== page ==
Amateur footballer Chris Keogh was meant to be two days into his new job in the city. Instead, he was making a list which included planning how he could get himself dressed, how he was going to approach his rehabilitation and how quickly he could win Paralympic gold.
Following a night of "crying like a baby", the list felt like the starting point for his new life.
It was the morning after Keogh, 27, was told he was paralysed from the chest down having dislocated his neck in a freak accident playing the sport he loves.
'They saved my life'
"It was a typical Saturday league game," he told BBC Sport.
"I jumped up for a header like I have a million times and the next thing I am on the deck and my whole body has gone into pins and needles and I can't feel my lower half.
"The ref rushed over and also a junior doctor on the other team who told the ref to apply pressure on my neck.
"I would have definitely tried to move or tried to get up. Thankfully they did not let me. I remember begging them to stop applying pressure because I was in so much pain and he refused.
"I have no doubt they saved my life and also prevented the injury being even worse."
Keogh, from Redhill in Surrey, had dislocated his neck in three places playing for AFC Ewell against Merton Social FC and had metal bolts inserted during a six-hour operation at St George's Hospital in Tooting, London.
The injury happened on 14 April and within four days he was told it would be a "miracle" if he were to walk again.
Keogh still has use of his arms and hands, as well as his neck and shoulders.
The night he was told was "horrendous" but the widespread support has been "astonishing".
It meant that, by day five, his "positive list" was taking shape.
"There is no point moping around. It doesn't help anyone," Keogh said. "This is where I am and I have to make the most of it.
"The club have been incredible. All 22 team-mates had been to see me within a few days and my girlfriend Daisy had to organise a waiting list because so many people wanted to visit.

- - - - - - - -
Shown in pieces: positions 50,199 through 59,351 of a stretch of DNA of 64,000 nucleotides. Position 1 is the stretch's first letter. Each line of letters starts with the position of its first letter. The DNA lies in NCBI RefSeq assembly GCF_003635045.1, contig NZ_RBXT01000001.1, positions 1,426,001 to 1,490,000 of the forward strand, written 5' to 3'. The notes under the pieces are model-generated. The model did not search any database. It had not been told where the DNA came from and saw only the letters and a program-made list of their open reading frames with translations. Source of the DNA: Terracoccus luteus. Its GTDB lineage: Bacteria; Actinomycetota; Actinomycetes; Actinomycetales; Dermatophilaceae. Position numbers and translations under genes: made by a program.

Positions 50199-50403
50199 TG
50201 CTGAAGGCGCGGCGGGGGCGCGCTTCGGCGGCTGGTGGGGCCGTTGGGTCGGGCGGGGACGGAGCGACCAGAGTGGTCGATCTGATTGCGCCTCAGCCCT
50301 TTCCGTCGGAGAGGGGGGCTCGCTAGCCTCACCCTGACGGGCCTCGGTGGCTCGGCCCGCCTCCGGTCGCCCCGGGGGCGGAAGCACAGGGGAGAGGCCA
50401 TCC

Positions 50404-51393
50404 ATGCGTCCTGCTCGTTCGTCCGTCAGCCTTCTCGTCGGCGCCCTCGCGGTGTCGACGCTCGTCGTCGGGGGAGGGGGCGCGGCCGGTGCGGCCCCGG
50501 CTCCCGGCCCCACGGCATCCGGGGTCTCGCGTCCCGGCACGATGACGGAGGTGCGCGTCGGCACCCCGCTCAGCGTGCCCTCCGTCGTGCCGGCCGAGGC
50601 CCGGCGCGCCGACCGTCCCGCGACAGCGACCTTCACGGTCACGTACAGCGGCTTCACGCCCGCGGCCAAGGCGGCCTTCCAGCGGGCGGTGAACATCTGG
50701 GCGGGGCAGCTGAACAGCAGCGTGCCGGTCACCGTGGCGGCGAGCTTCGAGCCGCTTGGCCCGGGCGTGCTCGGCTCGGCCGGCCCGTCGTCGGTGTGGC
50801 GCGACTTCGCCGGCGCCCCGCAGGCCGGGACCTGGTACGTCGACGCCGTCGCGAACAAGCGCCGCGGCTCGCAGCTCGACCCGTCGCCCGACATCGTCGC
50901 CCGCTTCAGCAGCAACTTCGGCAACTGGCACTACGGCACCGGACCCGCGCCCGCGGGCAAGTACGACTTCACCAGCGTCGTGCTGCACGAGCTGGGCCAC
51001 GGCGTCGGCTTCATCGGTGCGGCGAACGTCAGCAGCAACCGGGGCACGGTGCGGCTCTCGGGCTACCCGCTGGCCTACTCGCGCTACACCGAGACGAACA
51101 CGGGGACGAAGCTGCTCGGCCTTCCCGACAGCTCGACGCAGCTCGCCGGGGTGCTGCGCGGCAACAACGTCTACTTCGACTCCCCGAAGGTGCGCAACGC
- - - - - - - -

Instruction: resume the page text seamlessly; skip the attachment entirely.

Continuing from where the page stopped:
"I have good days and bad days but the outreach from the football community at AFC Ewell, my friends, mum and dad [Carol and David], my family and Daisy has helped me turn a period of misery into joy when I needed it most. It's been overwhelming."
Superstars including Chelsea's FA Cup match-winner Eden Hazard and Manchester United manager Jose Mourinho have sent video messages.
And those, along with the support from all the various teams at AFC Ewell, the club he has played at for six years, have meant the world to him.
"When I was getting a bit teary or really upset, I would watch one of the videos and it would put a huge smile on my face," Keogh said.
At 6ft 6in tall, Keogh's custom-made wheelchairs do not come cheap at about £6,000, and his house will have to be specially adapted. Donations and various events have already raised more than £25,000.
"The club couldn't have done any more," Keogh added. "They have been fantastic. The messages and support gave me the determination to get through and think about the future."
The immediate future will see him head to a specialist spinal rehabilitation centre in Stanmore, Middlesex, where he will spend up to six months adjusting to life in a wheelchair.
Longer term, the sport-obsessed Chelsea fan is plotting a new sporting career.
"Football has always been my passion," he explained. "I played four times a week but I love all sport.
"I'm gunning for a gold medal at the 2024 Paralympics, ideally in the swimming pool, but I will see how the rehab goes and what I can throw myself into.
"If there is wheelchair football I will go for that. But I want to accomplish something."
But there was still the issue of his new job at PricewaterhouseCoopers in London, which he was due to start on 16 April.
"They have been incredible," Keogh said. "My dad was in contact with them and they have supported me financially through so far and we will be discussing the options open to me in the coming weeks.
"It's been a massive weight off my mind."
Adam Williams, who went to school with Keogh and is a team-mate as well as player-manager of AFC Ewell's Saturday seniors side, said his good friend's "bravery, outlook and mental strength is amazing".
The 27-year-old said: "The first time I saw him it blew me away.
"I thought I would be crying my eyes out, but I felt so much better for seeing him. He is always the guy who's a bit of joker and nothing had changed.
"All the support he has had is testament to what a great guy he is. Anyone who knows Chris will know he is one of the most determined people you could meet."
'Good touch for a big man'
As with many footballers, retirement has quickly led to some somewhat exaggerated talk of on-pitch achievements.
Centre-forward Keogh, who describes himself as a "5ft 2in Spanish football whiz stuck in a target man's body" on his Twitter profile, was keen to be remembered as the "club's record goalscorer" in any write-up.
His request was met with a hearty chuckle by manager Williams.
"That's pushing it more than a little bit. He scored about one in three I reckon. We call him our Peter Crouch," Williams said, referring to Stoke City's giant former England striker, who was one of the many stars to send Chris a message.
But the famous cliche of "having a good touch for a big man" was as close to praise as Keogh got from his mate.
Your true friends come good in times of trouble, but there are limits.